Smart glasses at MWC 2024 are starting to look like science fiction

Hands-on with Oppo Air Glass 3 at MWC 2024 in Barcelona
(Image credit: Nicholas Sutrich / Android Central)

Up until now, AR glasses have been mostly disappointing. Established companies like TCL and Oppo have dabbled in smart glasses but the products delivered have often left a lot to be desired. Thankfully, 2024 is the year that AR glasses finally started getting good, and I got to try a bunch of new AR glasses that I actually like, which is a nice change of pace, for once.

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In his weekly column, Android Central Senior Content Producer Nick Sutrich delves into all things VR, from new hardware to new games, upcoming technologies, and so much more.

I saw brand new smart glasses from Oppo that look exactly like a regular pair of glasses. I’ve been using the new Viture One glasses during my long flights to and from Spain to avoid neck pain. And I even got a glimpse of the future of spatial glasses from Xreal, one of the companies at the forefront of innovation in the sector.

All of these things point toward an XR industry that's pushing the boundaries of the tech, refining and perfecting products until they match our vaulted expectations of what smart glasses should be, not what they have been. The idea that we'll all be walking around with connected vision wear in the near future feels more real than ever.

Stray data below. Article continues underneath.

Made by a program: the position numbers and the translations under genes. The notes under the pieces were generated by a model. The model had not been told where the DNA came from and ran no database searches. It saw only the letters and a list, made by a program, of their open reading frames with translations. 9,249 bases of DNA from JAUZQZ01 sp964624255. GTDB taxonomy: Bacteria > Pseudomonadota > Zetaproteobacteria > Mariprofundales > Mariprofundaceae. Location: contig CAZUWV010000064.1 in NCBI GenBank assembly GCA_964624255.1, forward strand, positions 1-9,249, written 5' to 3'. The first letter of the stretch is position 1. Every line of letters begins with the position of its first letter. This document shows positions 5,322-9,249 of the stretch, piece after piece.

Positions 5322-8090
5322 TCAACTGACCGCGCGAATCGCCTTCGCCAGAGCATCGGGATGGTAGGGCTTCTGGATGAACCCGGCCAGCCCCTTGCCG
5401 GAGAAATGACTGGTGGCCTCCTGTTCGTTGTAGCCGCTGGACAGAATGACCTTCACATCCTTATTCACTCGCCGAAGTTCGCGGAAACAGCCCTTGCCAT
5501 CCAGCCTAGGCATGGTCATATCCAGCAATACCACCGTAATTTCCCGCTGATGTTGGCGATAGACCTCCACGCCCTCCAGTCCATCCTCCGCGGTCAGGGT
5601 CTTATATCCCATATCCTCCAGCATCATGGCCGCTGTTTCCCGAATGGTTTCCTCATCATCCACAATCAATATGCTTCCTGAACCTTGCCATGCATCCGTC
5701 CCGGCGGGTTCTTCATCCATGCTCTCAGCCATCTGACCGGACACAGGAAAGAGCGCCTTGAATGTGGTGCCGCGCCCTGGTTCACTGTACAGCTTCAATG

Smart display glasses

Hands-on with the Xreal Air 2 Ultra at MWC 2024 in Barcelona

(Image credit: Nicholas Sutrich / Android Central)

Xreal Air 2 Ultra spatial glasses will be available to buy in less than two months now, making it the most compelling AR product I saw at the show. If you've worn a pair of smart display glasses from a company like Xreal, TCL, or one of the many other brands available, you'll immediately recognize the form factor.

Xreal doesn't radically change the outward concept here — although these look a lot nicer thanks to the titanium edge all around the frame — but it does add something important to make it feel more palpable: spatial movement, also known as 6DoF (six degrees of freedom).

Having fully tracked spatial movement on a product as small and unobtrusive as Xreal Air 2 Ultra is nothing short of stunning, and I was left blown away by my demo at the show. When you put on a pair of Xreal Air 2 Ultra's and pair it with the smartphone or PC Xreal app, you'll see a spatially-anchored set of windows right in front of you. In other words, the virtual windows present stay put where they were placed, even if you get up and walk around.

Previous generations of smart display glasses either tether the windows to your head movement - something that feels genuinely uncomfortable if you move around too much.

Even the best smart display glasses, like the pair of Viture One glasses I've been wearing while working on the plane during this long trip, can only anchor windows in 3DoF space. That means the window will stay mostly in place when you move your head but is extremely prone to drifting, worse than Nintendo Switch joysticks.

Hands-on with the Xreal Air 2 Ultra at MWC 2024 in Barcelona

(Image credit: Nicholas Sutrich / Android Central)